By Alan Prendergast
By Michael Roberts
By Michael Roberts
By Amber Taufen
By Patricia Calhoun
By William Breathes
By Michael Roberts
By Melanie Asmar
"She stole a diamond necklace from a neighbor," DeEtte says. "I went through her room like a banshee and forced her to return it. She stole a bike; again, I made her return it. I tried to punish her by grounding her. She would just look at me, shrug, and head out the door. If you sent her to her room, she'd climb out the window. If you banned her from her computer, she'd find another one."
Kaeleigh denies the thefts, denies being violent or intimidating. "We were a very loud family," she says simply. The only physical confrontation she recalls is an argument with her mother: "She grabbed me and shook me. I had a couple of friends come over, and she'd broken the skin and there was blood and stuff. And they got freaked out and thought my parents were abusing me. They called the cops."
DeEtte remembers the incident differently. "I don't abuse my kids," she says. "Frankly, I was a little afraid of Kaeleigh. I'm small, and my balance isn't very good. She was screaming at me, and I grabbed her arms and pushed her down in a chair and told her to calm down. That was it.
"She called the law on me three times and claimed I was beating her. The police showed up every time. They took one look at me and said, 'Well, we have to file a report, but we're not going to charge you with anything.'"
One day in the fall of 2002, Kaeleigh took a lighter to Horizon Middle School. She went into a bathroom, started tossing toilet paper into a sink and set it on fire. As the flames grew, she became alarmed and put out the fire. Kaeleigh says she turned herself in; her mother says a police officer scared her into a confession. By the time the case went to court, it had been reduced to a misdemeanor charge of "reckless handling of kindling," with a small fine, but it touched off more visits to the mental-health experts.
"We took her to seven different counselors," DeEtte says. "Every one of them had the same verdict: 'We can't do anything until this child is willing to work with us.' The psychiatrist was the only sensible one. He looked at Kaleigh and said, 'There is no pill that will make you stop lying. There is no pill that will make you stop stealing. You need to be mature and take responsibility for your actions.'"
An Aurora police officer urged the Altvaters to crack down on their daughter before it was too late. Take everything out of her room, he suggested, except for her bed, four changes of clothes, a dresser and two pairs of shoes. "We stripped her room to the walls," says DeEtte.
But a bathroom connected Kaeleigh's room to her sister's. "She just went in and stole from me," says Dee.
Frustrated as they were with Kaeleigh, her parents were even more baffled by the Cherry Creek School District's response to her chronic truancy. Although standardized tests indicated she was highly intelligent, with above-average skills, by eighth grade she was flunking out of most of her classes -- primarily because of excessive absences. Yet school officials at Horizon and then Eaglecrest High School continued to pass her on to the next grade.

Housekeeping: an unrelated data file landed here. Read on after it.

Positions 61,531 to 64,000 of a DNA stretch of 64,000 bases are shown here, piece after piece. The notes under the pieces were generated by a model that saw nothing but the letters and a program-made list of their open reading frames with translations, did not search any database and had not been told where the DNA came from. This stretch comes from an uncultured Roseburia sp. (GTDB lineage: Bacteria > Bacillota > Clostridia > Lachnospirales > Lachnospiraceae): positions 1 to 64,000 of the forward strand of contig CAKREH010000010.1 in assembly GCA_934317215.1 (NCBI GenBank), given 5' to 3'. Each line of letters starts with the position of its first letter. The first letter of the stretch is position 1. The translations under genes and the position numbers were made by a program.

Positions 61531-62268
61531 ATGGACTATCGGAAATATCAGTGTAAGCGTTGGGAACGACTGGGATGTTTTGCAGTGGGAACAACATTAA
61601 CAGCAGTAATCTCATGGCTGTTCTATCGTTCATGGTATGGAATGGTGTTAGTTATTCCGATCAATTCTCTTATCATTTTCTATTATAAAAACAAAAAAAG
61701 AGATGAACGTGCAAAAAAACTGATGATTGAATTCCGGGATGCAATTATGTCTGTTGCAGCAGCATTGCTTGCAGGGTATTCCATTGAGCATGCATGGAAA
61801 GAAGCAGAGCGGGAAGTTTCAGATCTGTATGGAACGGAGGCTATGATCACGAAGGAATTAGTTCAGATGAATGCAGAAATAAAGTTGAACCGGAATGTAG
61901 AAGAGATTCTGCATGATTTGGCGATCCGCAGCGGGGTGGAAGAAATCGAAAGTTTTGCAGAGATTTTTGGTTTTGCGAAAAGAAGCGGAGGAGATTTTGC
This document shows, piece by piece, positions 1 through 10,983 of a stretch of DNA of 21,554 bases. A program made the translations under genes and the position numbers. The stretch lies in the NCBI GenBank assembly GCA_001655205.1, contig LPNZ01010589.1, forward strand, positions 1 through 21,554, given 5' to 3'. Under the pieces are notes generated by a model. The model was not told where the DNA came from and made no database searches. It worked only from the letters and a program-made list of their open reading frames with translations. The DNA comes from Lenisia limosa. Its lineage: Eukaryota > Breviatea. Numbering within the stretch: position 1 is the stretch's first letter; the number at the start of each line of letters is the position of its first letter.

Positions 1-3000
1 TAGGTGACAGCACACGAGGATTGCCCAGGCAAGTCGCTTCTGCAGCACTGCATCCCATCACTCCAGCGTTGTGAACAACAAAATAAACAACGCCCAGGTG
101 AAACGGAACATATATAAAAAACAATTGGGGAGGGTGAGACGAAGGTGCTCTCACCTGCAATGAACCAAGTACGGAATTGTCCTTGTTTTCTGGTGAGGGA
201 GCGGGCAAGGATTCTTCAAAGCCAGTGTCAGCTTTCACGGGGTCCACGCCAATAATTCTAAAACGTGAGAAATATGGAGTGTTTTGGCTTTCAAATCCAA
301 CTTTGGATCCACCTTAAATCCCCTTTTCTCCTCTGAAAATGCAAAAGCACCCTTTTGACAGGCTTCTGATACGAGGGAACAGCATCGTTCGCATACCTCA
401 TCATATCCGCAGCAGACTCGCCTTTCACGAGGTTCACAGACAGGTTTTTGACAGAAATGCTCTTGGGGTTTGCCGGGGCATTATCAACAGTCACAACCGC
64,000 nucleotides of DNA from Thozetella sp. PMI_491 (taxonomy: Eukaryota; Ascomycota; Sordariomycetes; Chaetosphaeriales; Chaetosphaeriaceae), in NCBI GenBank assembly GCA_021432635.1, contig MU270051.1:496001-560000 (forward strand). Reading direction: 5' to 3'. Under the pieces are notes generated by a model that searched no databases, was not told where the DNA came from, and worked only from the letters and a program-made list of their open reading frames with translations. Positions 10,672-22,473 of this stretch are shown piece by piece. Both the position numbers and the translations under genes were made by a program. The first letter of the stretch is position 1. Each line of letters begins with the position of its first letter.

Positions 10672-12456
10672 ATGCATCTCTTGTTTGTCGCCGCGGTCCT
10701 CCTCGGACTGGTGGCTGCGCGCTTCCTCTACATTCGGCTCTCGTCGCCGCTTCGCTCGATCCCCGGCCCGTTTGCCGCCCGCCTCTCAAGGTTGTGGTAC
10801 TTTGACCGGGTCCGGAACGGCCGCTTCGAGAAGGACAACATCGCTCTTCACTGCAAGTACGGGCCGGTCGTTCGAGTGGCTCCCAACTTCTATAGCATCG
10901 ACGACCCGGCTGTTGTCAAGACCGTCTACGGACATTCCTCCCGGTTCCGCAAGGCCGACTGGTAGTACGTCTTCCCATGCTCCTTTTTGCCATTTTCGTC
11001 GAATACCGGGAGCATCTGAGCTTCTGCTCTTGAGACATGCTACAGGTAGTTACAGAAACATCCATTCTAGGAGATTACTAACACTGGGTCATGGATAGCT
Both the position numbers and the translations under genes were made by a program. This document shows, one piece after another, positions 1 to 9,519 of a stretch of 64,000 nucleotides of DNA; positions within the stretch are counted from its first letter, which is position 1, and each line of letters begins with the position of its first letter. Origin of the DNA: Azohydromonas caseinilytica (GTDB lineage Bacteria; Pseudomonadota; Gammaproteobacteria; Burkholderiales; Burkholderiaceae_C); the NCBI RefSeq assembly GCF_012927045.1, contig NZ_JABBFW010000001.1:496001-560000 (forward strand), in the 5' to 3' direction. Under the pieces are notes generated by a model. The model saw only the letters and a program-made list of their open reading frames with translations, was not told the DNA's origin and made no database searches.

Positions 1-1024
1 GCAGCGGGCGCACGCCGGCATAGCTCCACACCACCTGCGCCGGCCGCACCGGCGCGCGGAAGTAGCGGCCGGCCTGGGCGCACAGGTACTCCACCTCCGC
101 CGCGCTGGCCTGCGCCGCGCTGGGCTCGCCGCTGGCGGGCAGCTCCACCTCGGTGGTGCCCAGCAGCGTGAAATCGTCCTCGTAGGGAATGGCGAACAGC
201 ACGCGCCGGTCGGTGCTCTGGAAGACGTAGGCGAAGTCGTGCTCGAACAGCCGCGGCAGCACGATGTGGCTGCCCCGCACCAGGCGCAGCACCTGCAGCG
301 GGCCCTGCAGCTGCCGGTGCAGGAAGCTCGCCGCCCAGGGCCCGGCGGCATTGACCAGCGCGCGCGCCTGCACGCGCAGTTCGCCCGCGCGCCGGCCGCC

"She should have been held back," says DeEtte. "She wasn't performing academically, and this was setting up the kid to fail. We asked them to hold her back, and they refused."
Teachers say it's exceedingly rare for any student to repeat a grade these days, whether in Cherry Creek or other metro school districts. Even if the parents request it. Even if the kid almost never shows up for class. Students are passed on because educators think it's "demotivating" to hold them back, or because other remedies, such as alternative schools or individual tutoring, are considered more effective. But DeEtte thinks that Cherry Creek's policy amounts to cheating its most troubled students out of a real education.
"It's social promotion," she says. "And it's dreadful."
"It's a huge debate in education right now," says Ed Steinberg, director of special education and mental-health services for the district. "One of the Planet Bizarro things school districts have done in the past is to suspend a chronically truant kid -- 'You're not coming to school, so we won't allow you to come to school.' That makes no sense. We do everything we can to re-engage the student and try to figure out what is going on."
Although Steinberg can't comment on the specifics of Kaeleigh's situation, he says he's not surprised that officials at her schools would look for other ways to deal with her truancy. "I would assume that people at Eaglecrest don't have a hard and fast policy, but look at each kid individually," he says. "They might have made a decision that keeping her back in ninth grade would put her at higher risk of dropping out -- the social stigma, another nail in the coffin, so to speak."
Schools can refer truants to the court system, which can impose a range of sanctions, from special monitoring programs to attending classes while in detention. But the programs have been hit hard by a shortage of juvenile-detention beds and state budget cuts in recent years, and Cherry Creek never attempted such a move with Kaeleigh. Now she's ineligible for such referrals; once juveniles turn sixteen, they can make their own decision to attend school or not, a throwback to the days when a semi-educated sixteen-year-old had a chance of obtaining meaningful employment. The district has its own Student Assessment Review Board, which is supposed to leap into action when a student has more than four unexcused absences in a month -- but it, too, is limited to considering the cases of teens under the age of sixteen.